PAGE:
BE: Yeah, he just pops Sandler, doesn’t he?
ST: Yeah, that was a nice, nasty day of shooting.
BE: But that did beg another question. When I read that Bob Sapp (he plays gentle giant lineman Switkowski) was 6’4”, it made me think, Okay, how short is Adam Sandler?
ST: You’d think he’s shorter than he is. He’s 5’11”.
BE: Did they just frame the scenes in such a way that Sapp looked bigger?
ST: Yeah, and Cromwell (actor James Cromwell, who plays warden Hazen), They said he’s 6’4”, but I’m sorry, he’s 6’5”, 6’6”. There’s that one shot of Adam standing next to Cromwell, where he’s looking up at him, sort of David to Goliath-like. Yeah, Cromwell’s a tall guy, too. So Adam didn’t have the benefit of having sort of average sized guys around him.
BE: This is a general screenplay question. When it comes to writing for a PG-13 movie, how hard is it to decide where you’re going to place that one ‘fuck’?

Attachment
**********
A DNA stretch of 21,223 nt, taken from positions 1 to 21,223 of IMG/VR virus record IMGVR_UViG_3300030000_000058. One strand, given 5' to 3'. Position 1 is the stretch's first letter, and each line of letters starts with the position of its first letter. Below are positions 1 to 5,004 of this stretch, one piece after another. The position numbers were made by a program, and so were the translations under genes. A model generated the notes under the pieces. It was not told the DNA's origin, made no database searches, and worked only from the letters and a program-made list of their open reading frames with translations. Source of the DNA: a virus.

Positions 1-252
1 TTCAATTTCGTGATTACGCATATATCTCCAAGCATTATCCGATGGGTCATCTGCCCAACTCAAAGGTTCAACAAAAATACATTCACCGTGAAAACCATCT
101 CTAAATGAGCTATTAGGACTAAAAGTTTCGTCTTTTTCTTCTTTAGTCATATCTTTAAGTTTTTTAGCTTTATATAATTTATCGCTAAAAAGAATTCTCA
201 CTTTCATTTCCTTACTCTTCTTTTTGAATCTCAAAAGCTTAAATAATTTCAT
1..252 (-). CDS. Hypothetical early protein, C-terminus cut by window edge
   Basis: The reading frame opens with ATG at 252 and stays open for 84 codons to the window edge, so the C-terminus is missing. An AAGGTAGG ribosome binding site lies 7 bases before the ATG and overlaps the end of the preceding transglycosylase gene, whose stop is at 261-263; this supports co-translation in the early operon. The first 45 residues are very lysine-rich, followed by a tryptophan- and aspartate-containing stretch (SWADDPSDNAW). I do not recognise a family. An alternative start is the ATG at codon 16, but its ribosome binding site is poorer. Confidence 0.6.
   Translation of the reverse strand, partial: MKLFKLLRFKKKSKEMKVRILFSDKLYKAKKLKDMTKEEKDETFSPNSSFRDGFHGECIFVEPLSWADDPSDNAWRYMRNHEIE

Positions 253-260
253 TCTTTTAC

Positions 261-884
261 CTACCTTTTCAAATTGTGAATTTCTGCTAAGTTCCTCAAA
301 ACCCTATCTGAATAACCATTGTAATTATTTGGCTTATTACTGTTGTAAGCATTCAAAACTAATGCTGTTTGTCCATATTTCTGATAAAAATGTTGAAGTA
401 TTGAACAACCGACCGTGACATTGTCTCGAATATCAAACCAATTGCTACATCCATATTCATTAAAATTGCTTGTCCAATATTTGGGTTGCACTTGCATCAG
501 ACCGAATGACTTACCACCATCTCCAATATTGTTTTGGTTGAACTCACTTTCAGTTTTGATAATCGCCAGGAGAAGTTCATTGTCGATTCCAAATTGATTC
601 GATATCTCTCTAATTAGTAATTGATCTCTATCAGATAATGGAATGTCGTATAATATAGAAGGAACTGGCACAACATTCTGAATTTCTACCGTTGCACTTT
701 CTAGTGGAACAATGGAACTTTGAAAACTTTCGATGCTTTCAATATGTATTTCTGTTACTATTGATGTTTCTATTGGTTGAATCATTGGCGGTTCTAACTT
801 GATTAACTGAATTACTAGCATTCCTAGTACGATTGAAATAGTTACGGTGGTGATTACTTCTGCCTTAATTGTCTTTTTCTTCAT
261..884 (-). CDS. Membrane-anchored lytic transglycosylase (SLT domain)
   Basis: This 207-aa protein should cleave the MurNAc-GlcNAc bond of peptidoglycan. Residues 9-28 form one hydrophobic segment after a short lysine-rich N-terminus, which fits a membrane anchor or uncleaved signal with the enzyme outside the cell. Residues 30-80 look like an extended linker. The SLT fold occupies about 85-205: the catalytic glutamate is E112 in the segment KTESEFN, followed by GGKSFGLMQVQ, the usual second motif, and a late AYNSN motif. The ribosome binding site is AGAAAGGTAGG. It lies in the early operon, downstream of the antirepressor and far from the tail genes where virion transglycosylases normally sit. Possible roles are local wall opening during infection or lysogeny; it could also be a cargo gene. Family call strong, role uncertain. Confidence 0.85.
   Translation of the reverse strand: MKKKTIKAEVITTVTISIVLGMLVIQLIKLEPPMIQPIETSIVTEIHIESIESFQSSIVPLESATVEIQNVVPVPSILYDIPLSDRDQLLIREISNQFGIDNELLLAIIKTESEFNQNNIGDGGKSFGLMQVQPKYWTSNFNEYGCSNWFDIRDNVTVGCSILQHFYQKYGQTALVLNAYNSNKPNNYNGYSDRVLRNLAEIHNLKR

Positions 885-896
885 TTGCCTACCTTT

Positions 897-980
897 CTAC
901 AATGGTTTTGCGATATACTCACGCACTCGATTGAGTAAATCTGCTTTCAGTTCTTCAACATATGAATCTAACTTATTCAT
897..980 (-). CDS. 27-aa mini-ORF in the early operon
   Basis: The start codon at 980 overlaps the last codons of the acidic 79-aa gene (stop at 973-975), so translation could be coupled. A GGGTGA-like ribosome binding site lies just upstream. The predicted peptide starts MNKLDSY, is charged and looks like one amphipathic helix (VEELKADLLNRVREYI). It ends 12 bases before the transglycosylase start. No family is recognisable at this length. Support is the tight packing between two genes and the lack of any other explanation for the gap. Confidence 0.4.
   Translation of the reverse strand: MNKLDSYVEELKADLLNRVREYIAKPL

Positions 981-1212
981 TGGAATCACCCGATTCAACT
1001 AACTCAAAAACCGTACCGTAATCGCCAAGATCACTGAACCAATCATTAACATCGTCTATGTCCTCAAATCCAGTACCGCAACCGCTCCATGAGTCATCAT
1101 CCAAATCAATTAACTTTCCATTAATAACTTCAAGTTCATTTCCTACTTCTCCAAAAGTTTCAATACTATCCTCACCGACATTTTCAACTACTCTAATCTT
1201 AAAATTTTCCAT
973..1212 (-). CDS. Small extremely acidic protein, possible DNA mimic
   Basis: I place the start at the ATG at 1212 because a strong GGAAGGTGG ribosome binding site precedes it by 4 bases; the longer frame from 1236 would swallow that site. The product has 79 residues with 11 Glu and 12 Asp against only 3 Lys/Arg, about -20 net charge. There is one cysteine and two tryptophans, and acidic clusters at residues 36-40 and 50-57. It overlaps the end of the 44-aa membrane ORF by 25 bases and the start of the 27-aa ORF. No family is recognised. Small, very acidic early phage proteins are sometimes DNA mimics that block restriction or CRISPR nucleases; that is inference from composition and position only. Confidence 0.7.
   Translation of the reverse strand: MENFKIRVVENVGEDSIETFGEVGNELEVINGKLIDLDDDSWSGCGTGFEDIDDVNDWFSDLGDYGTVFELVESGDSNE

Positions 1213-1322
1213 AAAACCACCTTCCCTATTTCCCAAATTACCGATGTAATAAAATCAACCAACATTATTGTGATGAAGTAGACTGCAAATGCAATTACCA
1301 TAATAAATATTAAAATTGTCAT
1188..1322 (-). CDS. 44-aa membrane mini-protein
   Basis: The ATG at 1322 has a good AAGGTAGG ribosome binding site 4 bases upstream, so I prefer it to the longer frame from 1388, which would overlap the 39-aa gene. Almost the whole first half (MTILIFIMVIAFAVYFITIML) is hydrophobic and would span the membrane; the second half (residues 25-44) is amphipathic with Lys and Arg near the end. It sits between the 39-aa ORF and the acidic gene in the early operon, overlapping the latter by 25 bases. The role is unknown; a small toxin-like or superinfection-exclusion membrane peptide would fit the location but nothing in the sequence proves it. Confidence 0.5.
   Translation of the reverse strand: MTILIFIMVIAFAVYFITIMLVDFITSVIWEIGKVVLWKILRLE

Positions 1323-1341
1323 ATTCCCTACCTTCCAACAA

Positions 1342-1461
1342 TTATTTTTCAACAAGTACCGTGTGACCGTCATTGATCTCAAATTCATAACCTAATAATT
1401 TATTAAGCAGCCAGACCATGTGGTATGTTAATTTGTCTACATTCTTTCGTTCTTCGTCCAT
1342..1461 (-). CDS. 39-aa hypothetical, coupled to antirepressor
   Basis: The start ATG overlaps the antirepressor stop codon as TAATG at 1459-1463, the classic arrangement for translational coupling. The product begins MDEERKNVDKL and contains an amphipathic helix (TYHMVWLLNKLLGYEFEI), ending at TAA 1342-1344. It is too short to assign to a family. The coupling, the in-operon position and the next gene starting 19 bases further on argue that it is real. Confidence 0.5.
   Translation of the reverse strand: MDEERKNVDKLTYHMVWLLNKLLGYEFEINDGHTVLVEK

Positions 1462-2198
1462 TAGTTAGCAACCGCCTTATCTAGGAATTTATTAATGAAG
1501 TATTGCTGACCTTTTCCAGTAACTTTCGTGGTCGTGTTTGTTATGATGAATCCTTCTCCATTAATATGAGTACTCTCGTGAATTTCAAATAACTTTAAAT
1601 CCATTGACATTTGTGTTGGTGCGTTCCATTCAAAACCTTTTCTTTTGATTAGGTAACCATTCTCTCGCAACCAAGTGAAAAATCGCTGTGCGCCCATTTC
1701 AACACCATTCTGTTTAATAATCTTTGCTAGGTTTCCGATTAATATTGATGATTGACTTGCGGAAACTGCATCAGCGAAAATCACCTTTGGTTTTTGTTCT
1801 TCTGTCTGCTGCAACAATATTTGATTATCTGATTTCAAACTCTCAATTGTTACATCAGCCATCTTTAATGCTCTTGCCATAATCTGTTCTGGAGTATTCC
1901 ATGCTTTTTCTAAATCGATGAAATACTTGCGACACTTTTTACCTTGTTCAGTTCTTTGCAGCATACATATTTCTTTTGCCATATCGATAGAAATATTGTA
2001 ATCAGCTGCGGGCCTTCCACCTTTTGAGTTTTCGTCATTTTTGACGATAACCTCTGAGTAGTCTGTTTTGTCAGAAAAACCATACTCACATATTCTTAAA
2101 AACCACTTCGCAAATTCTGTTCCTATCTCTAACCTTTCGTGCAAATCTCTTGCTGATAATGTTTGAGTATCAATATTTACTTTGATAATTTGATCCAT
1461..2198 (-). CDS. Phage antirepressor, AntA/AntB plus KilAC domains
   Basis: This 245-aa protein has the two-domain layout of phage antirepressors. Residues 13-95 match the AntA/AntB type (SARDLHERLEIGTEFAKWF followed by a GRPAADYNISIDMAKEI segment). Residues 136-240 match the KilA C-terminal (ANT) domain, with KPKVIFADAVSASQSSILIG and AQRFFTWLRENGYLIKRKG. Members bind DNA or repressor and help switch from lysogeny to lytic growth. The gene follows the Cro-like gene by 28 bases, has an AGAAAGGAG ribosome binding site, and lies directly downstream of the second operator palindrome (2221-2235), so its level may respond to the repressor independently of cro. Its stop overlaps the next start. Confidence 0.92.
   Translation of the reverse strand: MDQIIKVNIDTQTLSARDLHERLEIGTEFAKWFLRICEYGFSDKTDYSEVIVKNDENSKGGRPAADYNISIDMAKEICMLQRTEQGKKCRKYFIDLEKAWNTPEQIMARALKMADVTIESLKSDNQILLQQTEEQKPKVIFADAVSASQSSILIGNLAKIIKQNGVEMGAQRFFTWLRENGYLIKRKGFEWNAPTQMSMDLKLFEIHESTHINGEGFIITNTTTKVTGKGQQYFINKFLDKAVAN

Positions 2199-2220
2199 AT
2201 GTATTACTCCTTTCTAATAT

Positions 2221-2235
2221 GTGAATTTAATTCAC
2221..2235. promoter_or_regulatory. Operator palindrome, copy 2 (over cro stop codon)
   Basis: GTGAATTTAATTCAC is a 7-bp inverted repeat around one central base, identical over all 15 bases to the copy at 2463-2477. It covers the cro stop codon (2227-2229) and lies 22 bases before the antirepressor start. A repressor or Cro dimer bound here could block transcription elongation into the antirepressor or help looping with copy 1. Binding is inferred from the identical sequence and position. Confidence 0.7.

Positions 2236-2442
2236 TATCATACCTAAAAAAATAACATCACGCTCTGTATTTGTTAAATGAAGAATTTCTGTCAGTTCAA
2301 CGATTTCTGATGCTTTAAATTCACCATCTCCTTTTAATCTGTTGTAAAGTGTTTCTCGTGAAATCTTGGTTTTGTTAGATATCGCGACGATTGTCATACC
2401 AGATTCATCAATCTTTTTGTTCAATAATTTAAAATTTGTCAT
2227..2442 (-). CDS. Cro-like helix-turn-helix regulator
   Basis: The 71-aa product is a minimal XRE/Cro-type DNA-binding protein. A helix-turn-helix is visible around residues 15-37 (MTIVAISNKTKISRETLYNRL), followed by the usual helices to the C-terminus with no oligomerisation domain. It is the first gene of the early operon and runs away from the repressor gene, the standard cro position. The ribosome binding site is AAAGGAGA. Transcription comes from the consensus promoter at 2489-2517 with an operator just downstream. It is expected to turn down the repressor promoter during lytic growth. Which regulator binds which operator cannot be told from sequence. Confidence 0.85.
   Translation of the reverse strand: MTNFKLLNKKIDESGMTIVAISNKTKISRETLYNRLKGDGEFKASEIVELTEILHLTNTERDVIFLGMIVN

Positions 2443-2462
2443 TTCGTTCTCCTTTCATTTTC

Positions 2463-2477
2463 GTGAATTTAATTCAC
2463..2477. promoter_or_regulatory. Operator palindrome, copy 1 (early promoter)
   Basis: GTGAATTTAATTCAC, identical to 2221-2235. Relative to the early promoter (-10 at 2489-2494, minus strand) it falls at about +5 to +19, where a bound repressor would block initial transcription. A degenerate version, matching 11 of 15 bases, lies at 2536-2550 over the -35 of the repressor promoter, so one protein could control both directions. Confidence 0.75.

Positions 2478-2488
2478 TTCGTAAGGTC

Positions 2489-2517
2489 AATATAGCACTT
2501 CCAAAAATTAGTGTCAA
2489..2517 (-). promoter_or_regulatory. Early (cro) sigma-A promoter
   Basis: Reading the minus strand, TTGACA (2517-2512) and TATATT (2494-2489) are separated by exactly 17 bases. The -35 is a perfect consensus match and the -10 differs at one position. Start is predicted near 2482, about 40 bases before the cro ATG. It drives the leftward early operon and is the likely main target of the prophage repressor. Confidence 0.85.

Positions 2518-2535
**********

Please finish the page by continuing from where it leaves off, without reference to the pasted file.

ST: At first, we thought about the great “He broke his fucking neck” moment (from the original). The first draft I did was an R. And I don’t know if you know the germination of it, but Adam was not (the lead). When I initially wrote it, I wrote it for the paradigm of Brad Pitt, for Vince Vaughn, for one of those guys that’s typically associated with a Burt Reynolds of the 21st century. And at the eleventh hour, Adam hopped on. I was developing it with Jack Giarraputo, his producing partner, who deserves all the credit in the world on this thing. I mean, Jack was just a demon on this, and honestly was just on a mission to get this thing made. And every time Adam was in the office, we would say, “Why don’t you play Paul Crewe?” And he’d just blow it off, going, “Ah, I’m too short, leave me alone.” And sure enough, at the eleventh hour, when we’re going after actors and directors, I get a call from Jack telling me that we found our Paul Crewe, and it’s Adam Sandler.